I remember a conversation with Chris shortly before I got interested in iPhone development where he was talking about the idea of the “layers” of geoplaced information that are available floating around us. Whenever a person with an enabled device sends a tweet, or updates their Facebook page, or uploads a photo to Flickr, attached to the data is a location coordinate – the data belongs to the user, but also to the place. Matthew Kwan at RMIT is even working on a geo-location standard for SMS.
Chris’ idea was that one day soon it will be possible to stand in a particular location and using your mobile device, track the data history of a place – an augmented reality layer that we have (perhaps accidentally) added to the world.
Information is being attached to places, and that information combined with place is a public historical narrative that we are adding to all the time.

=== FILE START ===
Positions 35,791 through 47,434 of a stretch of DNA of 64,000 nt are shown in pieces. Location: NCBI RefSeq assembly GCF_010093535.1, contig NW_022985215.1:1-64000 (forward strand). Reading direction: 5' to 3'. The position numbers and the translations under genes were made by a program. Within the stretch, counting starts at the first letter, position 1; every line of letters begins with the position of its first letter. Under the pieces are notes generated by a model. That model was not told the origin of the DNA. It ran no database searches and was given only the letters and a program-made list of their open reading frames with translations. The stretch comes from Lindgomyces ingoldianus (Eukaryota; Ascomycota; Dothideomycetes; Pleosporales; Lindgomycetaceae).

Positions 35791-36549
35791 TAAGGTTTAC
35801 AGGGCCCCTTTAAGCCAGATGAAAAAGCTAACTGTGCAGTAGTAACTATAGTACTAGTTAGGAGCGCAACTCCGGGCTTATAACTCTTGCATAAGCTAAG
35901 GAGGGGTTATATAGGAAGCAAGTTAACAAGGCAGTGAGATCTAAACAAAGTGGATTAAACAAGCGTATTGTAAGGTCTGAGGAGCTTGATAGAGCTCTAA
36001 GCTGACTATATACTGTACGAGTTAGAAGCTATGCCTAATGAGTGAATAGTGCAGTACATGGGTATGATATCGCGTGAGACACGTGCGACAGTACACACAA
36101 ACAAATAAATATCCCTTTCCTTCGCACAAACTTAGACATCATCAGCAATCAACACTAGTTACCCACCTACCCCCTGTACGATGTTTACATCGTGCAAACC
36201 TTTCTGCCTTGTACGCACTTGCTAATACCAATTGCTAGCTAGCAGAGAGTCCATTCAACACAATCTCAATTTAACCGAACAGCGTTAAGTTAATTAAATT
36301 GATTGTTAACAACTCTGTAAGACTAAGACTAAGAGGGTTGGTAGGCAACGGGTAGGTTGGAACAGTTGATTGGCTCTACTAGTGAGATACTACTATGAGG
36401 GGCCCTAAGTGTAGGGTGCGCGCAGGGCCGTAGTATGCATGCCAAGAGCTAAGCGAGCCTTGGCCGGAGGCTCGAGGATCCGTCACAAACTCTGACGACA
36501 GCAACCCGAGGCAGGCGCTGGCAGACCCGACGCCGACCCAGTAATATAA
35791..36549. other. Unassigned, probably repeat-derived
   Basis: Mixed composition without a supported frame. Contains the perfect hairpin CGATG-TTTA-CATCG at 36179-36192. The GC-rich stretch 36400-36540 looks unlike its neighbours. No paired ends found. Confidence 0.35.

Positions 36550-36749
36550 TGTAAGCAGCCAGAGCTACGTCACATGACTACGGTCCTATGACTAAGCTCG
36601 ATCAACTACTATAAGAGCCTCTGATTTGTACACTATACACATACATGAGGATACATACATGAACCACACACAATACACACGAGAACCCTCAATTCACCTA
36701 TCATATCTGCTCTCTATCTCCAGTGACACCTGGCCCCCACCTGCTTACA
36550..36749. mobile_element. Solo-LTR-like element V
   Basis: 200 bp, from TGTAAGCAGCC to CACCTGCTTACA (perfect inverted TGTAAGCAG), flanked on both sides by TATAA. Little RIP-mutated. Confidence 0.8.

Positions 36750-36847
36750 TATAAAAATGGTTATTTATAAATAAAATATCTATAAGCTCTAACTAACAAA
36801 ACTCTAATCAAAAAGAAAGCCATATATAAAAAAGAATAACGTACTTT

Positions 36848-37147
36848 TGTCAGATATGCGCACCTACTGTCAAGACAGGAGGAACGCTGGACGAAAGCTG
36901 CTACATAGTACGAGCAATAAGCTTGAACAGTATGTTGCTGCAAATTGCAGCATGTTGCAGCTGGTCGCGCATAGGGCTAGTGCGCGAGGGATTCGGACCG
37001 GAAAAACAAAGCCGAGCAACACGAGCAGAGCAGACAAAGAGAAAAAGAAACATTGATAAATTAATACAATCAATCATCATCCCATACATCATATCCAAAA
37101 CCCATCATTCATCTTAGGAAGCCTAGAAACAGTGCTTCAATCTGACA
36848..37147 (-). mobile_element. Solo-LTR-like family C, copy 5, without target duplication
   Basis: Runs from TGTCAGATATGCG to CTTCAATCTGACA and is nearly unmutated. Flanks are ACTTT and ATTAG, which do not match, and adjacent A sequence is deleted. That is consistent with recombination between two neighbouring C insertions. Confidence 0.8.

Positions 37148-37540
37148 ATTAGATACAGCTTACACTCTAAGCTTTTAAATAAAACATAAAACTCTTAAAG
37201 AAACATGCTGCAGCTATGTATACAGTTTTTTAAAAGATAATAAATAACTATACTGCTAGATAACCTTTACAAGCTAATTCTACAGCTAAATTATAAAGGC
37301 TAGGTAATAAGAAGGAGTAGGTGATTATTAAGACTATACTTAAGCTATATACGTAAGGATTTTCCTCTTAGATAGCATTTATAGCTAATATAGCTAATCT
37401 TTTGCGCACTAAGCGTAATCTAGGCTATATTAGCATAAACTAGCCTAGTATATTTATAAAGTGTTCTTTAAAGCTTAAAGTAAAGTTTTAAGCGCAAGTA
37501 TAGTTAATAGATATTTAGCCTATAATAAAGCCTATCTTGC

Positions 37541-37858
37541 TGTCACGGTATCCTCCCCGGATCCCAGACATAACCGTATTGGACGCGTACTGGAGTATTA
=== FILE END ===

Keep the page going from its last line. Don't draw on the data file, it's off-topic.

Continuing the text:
So for this week’s App a Week project I’m interested in building a simple iPad app that explores the idea of historical narratives, using Flickr’s geo-search API.
Visually I’m using two primary sources of inspiration.The first is Eric Fischer’s “Locals and Tourists” analysis of flickr users based on an interesting concept – he analysed geo location data for photos in a series of cities and using a time-based algorithm divided them in to “tourists” and “locals” – with fascinating results:
The other is Isao Hashimoto’s artwork “1945-1988”, an animation tracking the history of nuclear explosions around the world – a really effective way to present some rather shocking historical data:
My app idea is still a little vague at the moment, but it will become much more concrete soon – I need to start programming if I’m going get something finished by Friday…